The ‘Checking In’ campaign is aimed at recent British arrivals, since the late summer tends to attract the most UK expats to the country. There’s a big increase in demand for consular services and the new online campaign aims to smooth the path for these people.
The UK’s ambassador, Philip Parham, said: “Some expats may be unaware of the time it takes to become established and the licenses and paperwork that need to be obtained.” He added that the campaign will be highlighting the most important issues, including health insurance, residency visas and Emirates ID cards, as well as driving licences and bank accounts.
Employers warned over expat health risks
Employers with expat staff in developing countries have been warned that these workers face more health risks, with higher rates of ‘presenteeism’ than workers in developed countries, according to health insurance firm Cigna.
The insurance company has published research that reveals the health risks for employees in 12 countries and the need for employers to use wellbeing programmes for their global workforce.
Cigna’s chief medical officer, Jose Quesada, said: “Where a person lives is an indicator of their productivity. Employees in developing countries are reporting more health risks than those in developed countries – 82% of these employees have more than one health risk including existing medical conditions or smoking compared with 72% of those in developed countries.” However, the health risks from obesity are lower in developing countries.
Researchers also reveal that employees in developing countries have high levels of presenteeism – where an employee is present physically at work but is not engaged or productive due to being ill.
Meanwhile, a survey of employees in the UK has revealed that 18% have gone into work when feeling mentally unwell. The findings from Canada Life also show that only 20% of staff say they would take time off work for a stress-related illness.
A spokesman for the insurance firm said: “Employers must do more if they are serious about supporting their employees with stress-related and mental health issues.”
Singapore joint venture with International SOS
Expats are among those to benefit from a collaboration between International SOS, a travel security risk services and medical company, and Global Excel to strengthen services in Asia. The new firm will be based in Singapore and aims to leverage mutual healthcare services and capabilities across the Asia-Pacific region.
A spokesman for International SOS said: “We have extensive experience in driving successful joint partnerships to strengthen and complement our operations and we are committed to offering innovative solutions to our clients.”
In other healthcare news…
AXA Global Healthcare has announced changes to its IPMI plans. Expats will find that policy limits from October will be increased on a number of their health plans.
Pacific Prime, the worldwide insurance broker, has revealed that it is partnering with Orient insurance and Alliance Worldwide Care to deliver a fresh international insurance solution for people living in Dubai. The new offering has a long list of core plan benefits, including intensive care and surgical fees as well as medical evacuation.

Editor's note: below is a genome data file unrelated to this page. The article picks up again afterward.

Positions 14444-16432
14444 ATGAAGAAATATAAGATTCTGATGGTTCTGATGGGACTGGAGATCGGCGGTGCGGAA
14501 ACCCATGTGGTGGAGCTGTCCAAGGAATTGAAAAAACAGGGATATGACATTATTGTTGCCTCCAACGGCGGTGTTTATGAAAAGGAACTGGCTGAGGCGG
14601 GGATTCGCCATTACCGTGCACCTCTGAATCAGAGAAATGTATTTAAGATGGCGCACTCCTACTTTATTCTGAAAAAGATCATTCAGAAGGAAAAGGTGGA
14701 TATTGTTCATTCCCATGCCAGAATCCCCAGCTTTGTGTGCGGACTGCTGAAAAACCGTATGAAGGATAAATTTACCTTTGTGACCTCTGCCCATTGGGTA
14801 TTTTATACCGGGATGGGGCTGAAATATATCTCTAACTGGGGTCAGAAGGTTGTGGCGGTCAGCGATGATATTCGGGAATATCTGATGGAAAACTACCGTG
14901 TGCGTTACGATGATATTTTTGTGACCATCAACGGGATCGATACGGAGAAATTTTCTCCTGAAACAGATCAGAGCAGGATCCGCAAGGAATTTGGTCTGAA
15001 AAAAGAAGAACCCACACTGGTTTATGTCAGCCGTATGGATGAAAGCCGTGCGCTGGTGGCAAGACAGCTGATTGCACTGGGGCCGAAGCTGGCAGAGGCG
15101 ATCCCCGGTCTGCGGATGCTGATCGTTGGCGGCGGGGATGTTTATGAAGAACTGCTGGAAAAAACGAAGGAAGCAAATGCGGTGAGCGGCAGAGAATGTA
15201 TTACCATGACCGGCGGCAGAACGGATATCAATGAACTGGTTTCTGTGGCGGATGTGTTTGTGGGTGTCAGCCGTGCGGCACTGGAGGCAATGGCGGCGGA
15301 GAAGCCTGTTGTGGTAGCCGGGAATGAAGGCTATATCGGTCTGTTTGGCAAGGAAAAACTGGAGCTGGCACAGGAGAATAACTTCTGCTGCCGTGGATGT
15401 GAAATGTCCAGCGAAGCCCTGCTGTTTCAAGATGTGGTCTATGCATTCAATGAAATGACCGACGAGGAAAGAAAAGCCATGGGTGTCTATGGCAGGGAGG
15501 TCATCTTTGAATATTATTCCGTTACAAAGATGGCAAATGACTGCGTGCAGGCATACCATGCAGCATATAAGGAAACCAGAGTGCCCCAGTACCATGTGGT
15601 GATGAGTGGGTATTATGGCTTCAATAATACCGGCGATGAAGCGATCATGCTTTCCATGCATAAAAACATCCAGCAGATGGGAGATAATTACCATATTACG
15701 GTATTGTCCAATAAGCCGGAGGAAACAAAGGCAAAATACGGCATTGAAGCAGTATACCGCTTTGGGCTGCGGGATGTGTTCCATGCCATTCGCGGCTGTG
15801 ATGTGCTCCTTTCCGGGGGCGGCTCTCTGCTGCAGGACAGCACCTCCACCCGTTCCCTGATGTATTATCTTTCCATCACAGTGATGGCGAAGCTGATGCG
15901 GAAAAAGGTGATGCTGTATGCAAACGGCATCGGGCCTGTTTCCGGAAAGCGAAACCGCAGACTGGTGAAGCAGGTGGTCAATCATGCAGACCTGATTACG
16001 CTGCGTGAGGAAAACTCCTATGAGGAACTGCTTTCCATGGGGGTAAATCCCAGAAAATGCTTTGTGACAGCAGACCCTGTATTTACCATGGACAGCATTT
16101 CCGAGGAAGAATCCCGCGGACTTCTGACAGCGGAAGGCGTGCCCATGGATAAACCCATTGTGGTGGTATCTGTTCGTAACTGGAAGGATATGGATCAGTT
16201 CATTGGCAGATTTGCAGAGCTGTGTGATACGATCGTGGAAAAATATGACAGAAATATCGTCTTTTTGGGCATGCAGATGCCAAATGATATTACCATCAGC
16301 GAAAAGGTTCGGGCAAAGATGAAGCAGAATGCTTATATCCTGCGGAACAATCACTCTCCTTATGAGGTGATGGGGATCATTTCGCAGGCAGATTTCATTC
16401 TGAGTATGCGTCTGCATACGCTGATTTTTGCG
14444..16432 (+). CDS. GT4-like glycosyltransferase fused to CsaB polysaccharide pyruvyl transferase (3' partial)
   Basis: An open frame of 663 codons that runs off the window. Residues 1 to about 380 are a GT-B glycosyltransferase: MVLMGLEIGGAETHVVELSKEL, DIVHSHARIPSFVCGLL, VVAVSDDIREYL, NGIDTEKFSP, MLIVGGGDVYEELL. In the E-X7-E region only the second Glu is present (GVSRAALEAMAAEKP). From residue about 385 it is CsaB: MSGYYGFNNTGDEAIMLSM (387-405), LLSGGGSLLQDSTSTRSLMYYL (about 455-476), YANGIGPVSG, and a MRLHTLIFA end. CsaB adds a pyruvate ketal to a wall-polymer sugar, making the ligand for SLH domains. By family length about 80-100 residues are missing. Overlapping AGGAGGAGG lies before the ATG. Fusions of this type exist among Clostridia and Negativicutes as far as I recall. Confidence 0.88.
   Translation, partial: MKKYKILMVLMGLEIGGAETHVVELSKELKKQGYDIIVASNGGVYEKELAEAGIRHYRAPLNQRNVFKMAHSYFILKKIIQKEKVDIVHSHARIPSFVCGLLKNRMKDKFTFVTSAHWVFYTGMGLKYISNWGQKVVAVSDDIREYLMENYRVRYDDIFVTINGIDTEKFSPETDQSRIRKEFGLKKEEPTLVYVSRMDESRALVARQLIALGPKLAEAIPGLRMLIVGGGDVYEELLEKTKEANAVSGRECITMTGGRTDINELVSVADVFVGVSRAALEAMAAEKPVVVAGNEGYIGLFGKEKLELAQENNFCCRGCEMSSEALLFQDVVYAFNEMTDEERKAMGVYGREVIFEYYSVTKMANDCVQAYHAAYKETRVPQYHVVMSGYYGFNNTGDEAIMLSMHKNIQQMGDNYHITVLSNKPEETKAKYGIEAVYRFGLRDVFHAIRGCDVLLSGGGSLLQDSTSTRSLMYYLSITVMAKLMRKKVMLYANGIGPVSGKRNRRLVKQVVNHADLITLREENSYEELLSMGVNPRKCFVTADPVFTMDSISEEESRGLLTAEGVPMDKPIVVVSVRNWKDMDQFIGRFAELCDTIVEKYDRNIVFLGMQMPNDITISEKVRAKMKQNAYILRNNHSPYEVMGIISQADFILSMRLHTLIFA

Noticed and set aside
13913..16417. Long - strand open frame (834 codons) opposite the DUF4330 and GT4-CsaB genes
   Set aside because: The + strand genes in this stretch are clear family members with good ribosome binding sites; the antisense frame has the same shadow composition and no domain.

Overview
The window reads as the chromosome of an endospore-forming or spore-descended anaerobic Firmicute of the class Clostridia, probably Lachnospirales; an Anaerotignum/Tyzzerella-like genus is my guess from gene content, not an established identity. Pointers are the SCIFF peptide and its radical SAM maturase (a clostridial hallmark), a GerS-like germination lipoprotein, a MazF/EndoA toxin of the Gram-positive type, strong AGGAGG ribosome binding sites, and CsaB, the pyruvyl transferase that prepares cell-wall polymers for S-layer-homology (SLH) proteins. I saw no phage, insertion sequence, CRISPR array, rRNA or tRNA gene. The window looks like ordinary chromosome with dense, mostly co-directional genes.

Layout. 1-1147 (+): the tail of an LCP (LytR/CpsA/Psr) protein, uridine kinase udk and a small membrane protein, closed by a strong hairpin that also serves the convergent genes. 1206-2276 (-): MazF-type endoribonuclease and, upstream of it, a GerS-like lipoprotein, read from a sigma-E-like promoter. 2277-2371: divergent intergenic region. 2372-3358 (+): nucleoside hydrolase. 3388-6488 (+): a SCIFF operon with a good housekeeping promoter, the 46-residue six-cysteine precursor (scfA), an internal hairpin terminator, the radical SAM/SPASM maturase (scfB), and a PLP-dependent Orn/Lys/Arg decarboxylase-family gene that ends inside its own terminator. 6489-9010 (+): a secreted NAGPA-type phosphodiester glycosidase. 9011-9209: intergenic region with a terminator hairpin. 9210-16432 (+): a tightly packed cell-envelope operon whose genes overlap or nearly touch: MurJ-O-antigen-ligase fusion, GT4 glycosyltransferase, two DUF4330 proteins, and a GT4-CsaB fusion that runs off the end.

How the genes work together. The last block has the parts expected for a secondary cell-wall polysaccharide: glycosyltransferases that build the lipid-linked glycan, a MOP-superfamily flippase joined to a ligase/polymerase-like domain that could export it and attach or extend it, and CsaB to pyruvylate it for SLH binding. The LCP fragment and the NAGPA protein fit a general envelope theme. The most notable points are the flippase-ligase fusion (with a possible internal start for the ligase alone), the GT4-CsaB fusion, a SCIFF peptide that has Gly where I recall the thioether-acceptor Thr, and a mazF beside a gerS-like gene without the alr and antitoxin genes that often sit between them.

Workers in the US are being shamed into not taking paid time off, according to the Alliance Travel Insurance vacation confidence index. The findings reveal that one in four American workers feel negative emotions when asking for vacations, with millennials being the most likely to feel guilty or nervous when requesting time off.
Dubai’s Health Authority has revealed that in the first six months of this year, its call centre received more than 151,000 calls, mainly from expats. Calls were made to the centre from within the UAE and from overseas, with 37% of callers asking about individual and facility licenses.
Expats signed up with Alliance Worldwide Care can now access an artificial intelligence powered symptom checker through their MyHealth app. The app enables users to ask questions to see whether their symptoms require medical treatment.
The fast-growing middle class sector, plus the growing numbers of expats, in Indonesia has led to the country’s president Joko Widodo urging more foreign investment into the country’s healthcare sector. One international banking firm says the country’s huge population and developing infrastructure is making it increasingly attractive to the world’s top healthcare insurance firms.
Health insurance premiums for people in the UAE have risen by 17% over the last six months. S&P Global Ratings says the rise is down to health insurance policies rising in price and also motoring premiums increasing.
Australian doctors are increasingly resisting moves from insurance companies requesting their patients’ health records, including those for expats, before they make a decision about life insurance. A representative from the Royal Australian College of General Practitioners has told a Parliamentary committee there that doctors do not believe that sending entire files is appropriate for insurance companies.
Expat Pakistani surgeons, doctors and health professionals are being urged by the country’s chief minister Shehbaz Sharif to invest in the country’s healthcare sector. In a speech made in London, he said the ‘time has come to return the debt’ to a country that needs their professionalism, expertise and cooperation to improve healthcare.
Expats living in Ireland without health insurance can now ‘pay as they go’ under a new scheme for private care. The offering comes from new firm Letsbuyhealthcare, for expats looking for outpatient appointments or diagnostic procedures.
Expats in Vietnam with health insurance coverage may be surprised to find that their next premium will rise substantially, after news that health insurance premiums have rocketed by 22% in just eight months.
As Asia’s most populous country, China’s economy will attract increasing numbers of health insurance providers. Insurance firm AXA says that employers sending expats on long-term contracts to China means there will be a greater demand for health insurance provision.
A new text alert service has been unveiled to help expats and mobile executives with information alerts and to give them emergency contact details when necessary. The offering comes from On Call International and is an ‘app-less’ mobile information delivery system.